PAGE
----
Here is yet another Twin posed by a batting cage. I suppose the shot is appropriate enough since the Twins back then were always one of the best-hitting teams in the AL That Glenn Borgmann is one of the subjects at this spot lends more credence to it being a spring training site since Glenn’s appearances up top in ’73 were pretty rare. He spent nearly the whole season in Triple A as the Twins reverted to their tandem of Phil Roof and George Mitterwald behind the plate. He had a good year at both levels, making his league all-star team in Triple A while posting no errors in his games behind the plate up top. By the time this card came out Glenn was in his first season as the regular guy behind the plate after the quick burn-out of Randy Hundley, who was acquired for Mitterwald. ‘74 would be his best season up top and before long he would return to a reserve role. But he was always a go-to defensive guy and he’s from Jersey so ya gotta love him.
Glenn Borgmann was a big football and baseball star growing up in Paterson, NJ, and hit over .500 his senior year. After graduating in ’67 he went to baseball factory Miami-Dade where he had a good enough freshman/ junior year that he was drafted in the sixth round the following winter by the Giants. Glenn passed and returned to the school where he was a JUCO All-American his sophomore/senior year. He was drafted that June by Pittsburgh in the second round but again the money wasn’t good enough so he passed to go to the University of Southern Alabama. The rumor back then was that the school had indicated it would arrange for Glenn to be drafted to a high bonus but that wasn’t true. Glenn went to the school because its coach was Eddie Stanky, former New York Giant, and Glenn wanted to play for him. His senior year Glenn had a bang-up season, hitting .460 with 19 doubles, 15 homers, and 66 RBI’s, all school marks back then, and was again an All-American. He was selected in the first round by the Twins and this time signed. A ball wasn’t too much of a challenge for him that summer - .352 with a .474 OBA in 55 games – and he finished the season with good power and perfect fielding in Double A. In ’72 an excellent half-season in Triple A got him to Minnesota in July. He played good D the rest of the year but his hitting was a bit light and in ’73 it was mostly back to the minors.
Prior to the ’74 season the Twins swapped starting catchers but new acquisition Randy Hundley was pretty much done and so Borgmann stepped in as the starter. He had a pretty good season offensively, hitting .252 with 45 RBI”s in his 345 at bats, but shone defensively as his .997 fielding average led all AL catchers. In ‘75 he returned as the number one guy and while he upped his caught stealing numbers to 43%, his average slumped to .207 and his RBI total to 33 in pretty much as many at bats, though his doubles totals shot up. In ’76 Butch Wynegar was the new hot catcher in training camp and at only 19 years old he wasn’t going to sit too much. Butch had a great first year, making the Topps Rookie team, and Glenn moved to back-up and late inning defensive work. He did a nice job in that role, hitting .246 with a .417 OBA in his 65 at bats, and in ’77 was having pretty much as good a year - .256 with a .407 OBA – when he went down in June after being spiked at the plate in a nasty slide by Hal McRae. He only got into two late season games after that one. In both ’78 and ’79 Glenn continued his role and while he got over 100 at bats the former year when Wynegar slumped, both seasons he hit just north of .200. In ’78 he led the AL by gunning down 49% of would-be base stealers. After the ’79 season he went to the White Sox as a free agent. There he hit OK - .218 with 14 RBI’s in 87 at bats – and again fielded nearly flawlessly as he had no errors and threw out 48% of attempted base stealers. But it was yet another year of back-up work – mostly to Bruce Kimm – and was coupled with half a season in Triple A where he had a nice year, hitting .315 with six homers and 36 RBI’s in 213 at bats. He’d only signed a one year contract with Chicago and again he left as a free agent. This time he signed with Cleveland but after a few Triple A games for the Tribe he was done. Glenn finished with a .229 average with 16 homers and 151 RBI’s up top where he also fielded at a .989 clip and threw out 39% of attempted runners, both premiums to his peers. In the minors he hit .303 with a .409 OBA.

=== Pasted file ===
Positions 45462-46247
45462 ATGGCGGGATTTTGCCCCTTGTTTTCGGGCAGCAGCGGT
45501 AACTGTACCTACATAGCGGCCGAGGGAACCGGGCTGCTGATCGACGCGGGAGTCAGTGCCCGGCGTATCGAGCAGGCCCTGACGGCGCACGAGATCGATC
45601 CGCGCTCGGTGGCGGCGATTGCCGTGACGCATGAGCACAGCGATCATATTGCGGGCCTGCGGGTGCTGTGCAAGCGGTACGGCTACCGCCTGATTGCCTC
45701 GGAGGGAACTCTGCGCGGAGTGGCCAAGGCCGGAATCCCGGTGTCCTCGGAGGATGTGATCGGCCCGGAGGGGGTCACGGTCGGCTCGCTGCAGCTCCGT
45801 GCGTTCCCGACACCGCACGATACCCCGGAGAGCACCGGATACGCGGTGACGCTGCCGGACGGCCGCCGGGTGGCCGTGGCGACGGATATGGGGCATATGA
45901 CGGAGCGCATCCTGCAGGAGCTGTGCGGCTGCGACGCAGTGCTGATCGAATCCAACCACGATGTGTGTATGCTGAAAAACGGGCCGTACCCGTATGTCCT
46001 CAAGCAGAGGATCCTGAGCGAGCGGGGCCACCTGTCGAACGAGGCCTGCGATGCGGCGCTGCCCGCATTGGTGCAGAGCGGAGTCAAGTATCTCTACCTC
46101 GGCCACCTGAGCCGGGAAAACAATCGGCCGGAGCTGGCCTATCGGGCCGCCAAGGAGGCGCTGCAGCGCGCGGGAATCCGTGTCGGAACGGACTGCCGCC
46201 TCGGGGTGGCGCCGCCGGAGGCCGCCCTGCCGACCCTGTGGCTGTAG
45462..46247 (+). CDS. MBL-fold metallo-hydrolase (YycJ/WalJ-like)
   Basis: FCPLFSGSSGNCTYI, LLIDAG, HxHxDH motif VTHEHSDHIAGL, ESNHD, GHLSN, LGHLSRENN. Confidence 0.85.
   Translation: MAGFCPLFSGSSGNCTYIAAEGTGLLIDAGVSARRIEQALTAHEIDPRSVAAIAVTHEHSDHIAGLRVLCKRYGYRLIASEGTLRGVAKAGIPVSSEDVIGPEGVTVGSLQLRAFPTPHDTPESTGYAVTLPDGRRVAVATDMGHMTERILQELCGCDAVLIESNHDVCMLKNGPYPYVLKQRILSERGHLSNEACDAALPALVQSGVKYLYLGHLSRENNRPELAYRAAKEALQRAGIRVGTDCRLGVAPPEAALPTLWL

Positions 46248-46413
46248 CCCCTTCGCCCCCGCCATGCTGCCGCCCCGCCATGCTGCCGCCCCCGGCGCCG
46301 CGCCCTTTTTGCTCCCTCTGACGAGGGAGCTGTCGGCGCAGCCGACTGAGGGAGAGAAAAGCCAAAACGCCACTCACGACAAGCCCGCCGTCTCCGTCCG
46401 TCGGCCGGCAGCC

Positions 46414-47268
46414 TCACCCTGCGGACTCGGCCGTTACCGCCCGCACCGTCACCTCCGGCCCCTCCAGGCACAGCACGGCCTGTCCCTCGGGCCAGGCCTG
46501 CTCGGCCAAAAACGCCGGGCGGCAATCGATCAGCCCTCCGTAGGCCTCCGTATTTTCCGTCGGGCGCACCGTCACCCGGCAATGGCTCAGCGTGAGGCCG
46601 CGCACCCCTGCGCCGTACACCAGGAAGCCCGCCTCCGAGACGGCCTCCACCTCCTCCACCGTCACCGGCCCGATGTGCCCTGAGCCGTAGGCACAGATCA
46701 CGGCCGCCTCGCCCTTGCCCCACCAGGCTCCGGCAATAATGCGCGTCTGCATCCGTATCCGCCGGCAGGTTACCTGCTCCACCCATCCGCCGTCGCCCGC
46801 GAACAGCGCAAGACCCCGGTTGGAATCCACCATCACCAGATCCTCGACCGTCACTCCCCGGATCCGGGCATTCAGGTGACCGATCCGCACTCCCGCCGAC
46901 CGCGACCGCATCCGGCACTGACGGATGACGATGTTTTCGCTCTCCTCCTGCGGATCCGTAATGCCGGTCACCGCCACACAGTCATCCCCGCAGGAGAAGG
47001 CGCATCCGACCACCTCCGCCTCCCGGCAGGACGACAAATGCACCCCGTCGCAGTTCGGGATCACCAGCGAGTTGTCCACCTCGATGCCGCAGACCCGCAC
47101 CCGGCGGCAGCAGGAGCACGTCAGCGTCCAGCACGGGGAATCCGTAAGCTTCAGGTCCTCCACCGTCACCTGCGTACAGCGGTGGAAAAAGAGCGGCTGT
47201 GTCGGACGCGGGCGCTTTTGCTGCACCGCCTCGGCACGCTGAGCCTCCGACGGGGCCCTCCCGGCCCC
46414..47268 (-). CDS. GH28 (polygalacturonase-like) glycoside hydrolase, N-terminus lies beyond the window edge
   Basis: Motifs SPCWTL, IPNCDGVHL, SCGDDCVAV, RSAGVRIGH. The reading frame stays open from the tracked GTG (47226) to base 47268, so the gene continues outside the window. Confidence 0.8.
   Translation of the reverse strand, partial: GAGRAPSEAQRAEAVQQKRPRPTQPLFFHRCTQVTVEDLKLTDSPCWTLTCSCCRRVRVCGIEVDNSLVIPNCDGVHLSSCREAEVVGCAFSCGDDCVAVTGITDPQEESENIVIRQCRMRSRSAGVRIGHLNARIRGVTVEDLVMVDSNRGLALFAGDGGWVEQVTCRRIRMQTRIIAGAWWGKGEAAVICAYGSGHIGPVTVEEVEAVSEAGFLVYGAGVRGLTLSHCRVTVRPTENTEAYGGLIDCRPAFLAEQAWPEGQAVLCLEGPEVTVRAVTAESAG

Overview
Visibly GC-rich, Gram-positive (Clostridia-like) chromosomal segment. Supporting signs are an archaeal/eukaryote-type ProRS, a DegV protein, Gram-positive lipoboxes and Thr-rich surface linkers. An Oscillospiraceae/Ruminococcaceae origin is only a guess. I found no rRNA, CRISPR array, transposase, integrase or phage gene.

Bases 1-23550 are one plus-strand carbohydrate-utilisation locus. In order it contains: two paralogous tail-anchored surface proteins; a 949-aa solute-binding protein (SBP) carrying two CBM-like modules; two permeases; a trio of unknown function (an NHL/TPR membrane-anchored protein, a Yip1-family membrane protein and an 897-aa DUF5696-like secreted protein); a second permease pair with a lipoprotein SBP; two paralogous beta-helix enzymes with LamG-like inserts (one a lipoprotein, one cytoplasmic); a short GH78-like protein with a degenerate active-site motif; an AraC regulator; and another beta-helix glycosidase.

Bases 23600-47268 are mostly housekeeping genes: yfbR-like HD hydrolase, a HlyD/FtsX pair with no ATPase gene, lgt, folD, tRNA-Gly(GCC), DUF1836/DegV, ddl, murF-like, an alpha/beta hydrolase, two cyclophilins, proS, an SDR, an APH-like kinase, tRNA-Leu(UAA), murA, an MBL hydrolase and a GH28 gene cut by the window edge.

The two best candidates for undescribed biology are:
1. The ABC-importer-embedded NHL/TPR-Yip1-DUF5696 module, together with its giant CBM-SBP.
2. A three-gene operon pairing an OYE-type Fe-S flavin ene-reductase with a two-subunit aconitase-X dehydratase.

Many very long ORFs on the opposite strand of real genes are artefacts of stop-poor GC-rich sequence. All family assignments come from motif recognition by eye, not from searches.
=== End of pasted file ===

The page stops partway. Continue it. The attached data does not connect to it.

After playing Borgann returned to New Jersey where for about 20 years he worked in auto parts distribution and for about the past 25 years has worked at the Meadowlands. He has a recent interview by a Twins fan linked to here.
Glenn gets the college props for his star bullets. His senior year was pretty much a blip power-wise and he picked up the handle Baby Bull for his numbers. Glenn was part of an interesting draft that year. Selected ahead of him were pitchers Pete Broberg, Burt Hooton, and Steve Rogers, all of whom have cards in this set. Also selected in the first round were Archie Manning and Joe Theismann, both of whom would go on to bigger and better things in a different sport. Glenn would have another good star bullet in a couple seasons: in ’76 he started a triple play off an attempted bunt.
This one is a bit longer than recent exercises but I haven’t been able to conjure up a shorter route:
1. Borgmann and Larry Hisle ’73 to ’77 Twins;
2. Hisle and Mike Caldwell ’78 to ’82 Brewers;
3. Caldwell and Mike Corkins ’71 to ’73 Padres.